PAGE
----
f i s h far m ing t e c h no l og y

January | February 2014
Whisky by-products – a sustainable p...

Whisky by-products
– a sustainable protein source
for aquaculture
by Julio Traub, PhD student, Heriot-Watt Univer...
table 2. Chemical composition and feeding values of malt
distillery by-products. (2)

Pot ale

Dry Matter (g...
table 3. typical composition (as-fed basis) of fish meal and various plants feedstuff .(3)


Figure 2




in G e r m a n

any • Made in

This digital re-print is part of the January | February 2014 edition of International
Aquafeed magazine. 	
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Whisky by-products – a sustainable protein source for aquaculture
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Whisky by-products – a sustainable protein source for aquaculture


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Scottish whisky is a truly iconic product, with Scotland the largest-producing nation of whisky worldwide. Production has increased by 30 percent in the last decade and more than five times in the last half-century. In 2011 more than 500 million litres of pure alcohol (lpa) of whisky were produced in the UK. As the whisky industry prospers, more attention is drawn to the by-products of whisky production. Whisky manufacture yields considerable amounts of by-products – which include liquid and solid components – alongside the main product. These materials contain significant amounts of proteins that are currently underutilised and are often perceived as a challenge rather than an opportunity for distillers.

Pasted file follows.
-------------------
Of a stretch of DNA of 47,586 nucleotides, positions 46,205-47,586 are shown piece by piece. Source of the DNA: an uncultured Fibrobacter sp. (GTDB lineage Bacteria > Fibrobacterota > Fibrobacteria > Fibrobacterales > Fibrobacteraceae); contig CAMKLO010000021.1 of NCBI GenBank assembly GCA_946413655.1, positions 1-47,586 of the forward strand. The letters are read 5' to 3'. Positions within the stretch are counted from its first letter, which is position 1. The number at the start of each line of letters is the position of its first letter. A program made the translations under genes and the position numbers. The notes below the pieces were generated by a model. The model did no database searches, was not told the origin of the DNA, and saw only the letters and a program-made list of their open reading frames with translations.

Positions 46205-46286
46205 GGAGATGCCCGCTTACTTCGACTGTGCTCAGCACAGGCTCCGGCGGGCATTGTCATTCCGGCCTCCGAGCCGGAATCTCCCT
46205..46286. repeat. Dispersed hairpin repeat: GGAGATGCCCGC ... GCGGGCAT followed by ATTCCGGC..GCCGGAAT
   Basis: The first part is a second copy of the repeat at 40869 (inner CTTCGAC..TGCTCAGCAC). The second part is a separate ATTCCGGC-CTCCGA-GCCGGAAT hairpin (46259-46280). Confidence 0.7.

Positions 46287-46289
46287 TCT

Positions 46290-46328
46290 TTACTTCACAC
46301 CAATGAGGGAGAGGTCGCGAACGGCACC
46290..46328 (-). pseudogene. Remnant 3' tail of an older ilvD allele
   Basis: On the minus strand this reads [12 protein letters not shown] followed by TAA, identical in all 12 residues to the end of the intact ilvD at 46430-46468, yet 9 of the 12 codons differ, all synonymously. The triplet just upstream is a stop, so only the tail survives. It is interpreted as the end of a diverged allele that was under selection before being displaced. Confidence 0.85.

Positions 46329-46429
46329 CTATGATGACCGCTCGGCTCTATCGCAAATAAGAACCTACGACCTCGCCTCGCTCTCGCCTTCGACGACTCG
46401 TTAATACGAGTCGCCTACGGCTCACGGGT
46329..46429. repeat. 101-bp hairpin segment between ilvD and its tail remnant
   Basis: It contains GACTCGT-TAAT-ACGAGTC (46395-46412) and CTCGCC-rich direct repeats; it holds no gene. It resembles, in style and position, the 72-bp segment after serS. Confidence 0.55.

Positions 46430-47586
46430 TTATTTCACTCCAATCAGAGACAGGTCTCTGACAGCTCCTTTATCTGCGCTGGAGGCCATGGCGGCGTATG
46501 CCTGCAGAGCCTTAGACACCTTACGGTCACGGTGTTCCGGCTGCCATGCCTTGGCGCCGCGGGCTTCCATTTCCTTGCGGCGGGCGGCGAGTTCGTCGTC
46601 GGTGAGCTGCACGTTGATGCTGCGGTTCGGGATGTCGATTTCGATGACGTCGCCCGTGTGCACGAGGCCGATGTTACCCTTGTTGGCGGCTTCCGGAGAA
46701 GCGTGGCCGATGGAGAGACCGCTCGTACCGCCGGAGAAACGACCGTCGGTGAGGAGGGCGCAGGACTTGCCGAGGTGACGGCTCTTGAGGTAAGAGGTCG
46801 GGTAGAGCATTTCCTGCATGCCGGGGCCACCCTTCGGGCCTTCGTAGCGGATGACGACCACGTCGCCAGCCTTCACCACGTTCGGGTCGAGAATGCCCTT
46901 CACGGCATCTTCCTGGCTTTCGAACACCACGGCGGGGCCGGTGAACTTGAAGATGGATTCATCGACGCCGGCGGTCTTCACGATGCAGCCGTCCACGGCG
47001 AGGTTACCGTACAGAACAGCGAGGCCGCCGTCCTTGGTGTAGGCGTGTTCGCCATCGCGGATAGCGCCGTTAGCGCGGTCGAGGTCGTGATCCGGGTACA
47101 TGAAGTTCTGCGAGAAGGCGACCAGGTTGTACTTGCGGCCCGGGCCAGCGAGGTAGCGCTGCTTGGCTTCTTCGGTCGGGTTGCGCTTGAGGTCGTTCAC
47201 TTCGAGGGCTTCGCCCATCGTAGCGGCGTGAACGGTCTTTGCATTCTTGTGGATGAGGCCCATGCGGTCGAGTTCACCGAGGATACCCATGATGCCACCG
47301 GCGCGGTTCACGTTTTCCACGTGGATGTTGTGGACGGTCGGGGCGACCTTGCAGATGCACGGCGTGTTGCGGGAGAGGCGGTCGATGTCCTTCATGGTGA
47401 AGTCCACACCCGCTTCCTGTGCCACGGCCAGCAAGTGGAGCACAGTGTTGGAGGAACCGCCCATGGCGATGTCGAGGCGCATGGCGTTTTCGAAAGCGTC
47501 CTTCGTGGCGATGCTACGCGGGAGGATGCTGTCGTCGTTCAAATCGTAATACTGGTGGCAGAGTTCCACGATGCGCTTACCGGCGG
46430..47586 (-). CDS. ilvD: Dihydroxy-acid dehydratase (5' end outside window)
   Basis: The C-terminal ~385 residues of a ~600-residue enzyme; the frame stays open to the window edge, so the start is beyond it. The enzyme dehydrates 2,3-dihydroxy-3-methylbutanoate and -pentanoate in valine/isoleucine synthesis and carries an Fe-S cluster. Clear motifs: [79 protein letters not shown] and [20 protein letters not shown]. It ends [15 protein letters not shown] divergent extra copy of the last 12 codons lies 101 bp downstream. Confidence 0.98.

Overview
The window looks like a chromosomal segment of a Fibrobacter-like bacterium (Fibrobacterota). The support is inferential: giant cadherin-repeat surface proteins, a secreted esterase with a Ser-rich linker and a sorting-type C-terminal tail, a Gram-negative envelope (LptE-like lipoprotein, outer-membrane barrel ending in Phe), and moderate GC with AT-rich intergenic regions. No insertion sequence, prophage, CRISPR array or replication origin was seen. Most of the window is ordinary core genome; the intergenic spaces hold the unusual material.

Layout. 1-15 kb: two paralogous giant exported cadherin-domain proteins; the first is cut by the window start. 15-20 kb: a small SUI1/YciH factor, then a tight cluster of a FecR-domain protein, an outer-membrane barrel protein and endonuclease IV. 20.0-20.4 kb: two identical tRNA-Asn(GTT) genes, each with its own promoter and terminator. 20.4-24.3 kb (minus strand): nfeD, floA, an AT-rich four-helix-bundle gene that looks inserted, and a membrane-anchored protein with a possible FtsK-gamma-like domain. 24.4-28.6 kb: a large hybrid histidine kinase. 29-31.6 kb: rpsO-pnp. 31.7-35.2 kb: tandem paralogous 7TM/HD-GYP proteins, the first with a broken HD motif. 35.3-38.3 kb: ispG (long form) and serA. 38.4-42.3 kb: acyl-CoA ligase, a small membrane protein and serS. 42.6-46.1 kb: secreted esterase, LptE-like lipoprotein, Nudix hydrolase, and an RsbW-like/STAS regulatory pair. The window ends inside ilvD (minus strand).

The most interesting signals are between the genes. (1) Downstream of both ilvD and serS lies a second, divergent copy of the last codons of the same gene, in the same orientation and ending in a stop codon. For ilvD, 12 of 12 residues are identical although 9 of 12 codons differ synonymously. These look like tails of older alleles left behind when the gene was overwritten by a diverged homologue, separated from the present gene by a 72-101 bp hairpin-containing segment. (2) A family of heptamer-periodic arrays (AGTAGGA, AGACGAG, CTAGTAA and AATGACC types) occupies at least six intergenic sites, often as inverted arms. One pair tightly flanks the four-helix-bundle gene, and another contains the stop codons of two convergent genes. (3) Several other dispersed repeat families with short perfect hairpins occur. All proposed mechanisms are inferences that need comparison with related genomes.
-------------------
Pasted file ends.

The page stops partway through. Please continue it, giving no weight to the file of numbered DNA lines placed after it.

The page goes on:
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Whisky by-products – a sustainable protein source for aquaculture

  1. 1. I N C O R P O R AT I N G f i s h far m ing t e c h no l og y January | February 2014 Whisky by-products – a sustainable protein source for aquaculture International Aquafeed is published six times a year by Perendale Publishers Ltd of the United Kingdom. All data is published in good faith, based on information received, and while every care is taken to prevent inaccuracies, the publishers accept no liability for any errors or omissions or for the consequences of action taken on the basis of information published. ©Copyright 2014 Perendale Publishers Ltd. All rights reserved. No part of this publication may be reproduced in any form or by any means without prior permission of the copyright owner. Printed by Perendale Publishers Ltd. ISSN: 1464-0058 The International magazine for the aquaculture feed industry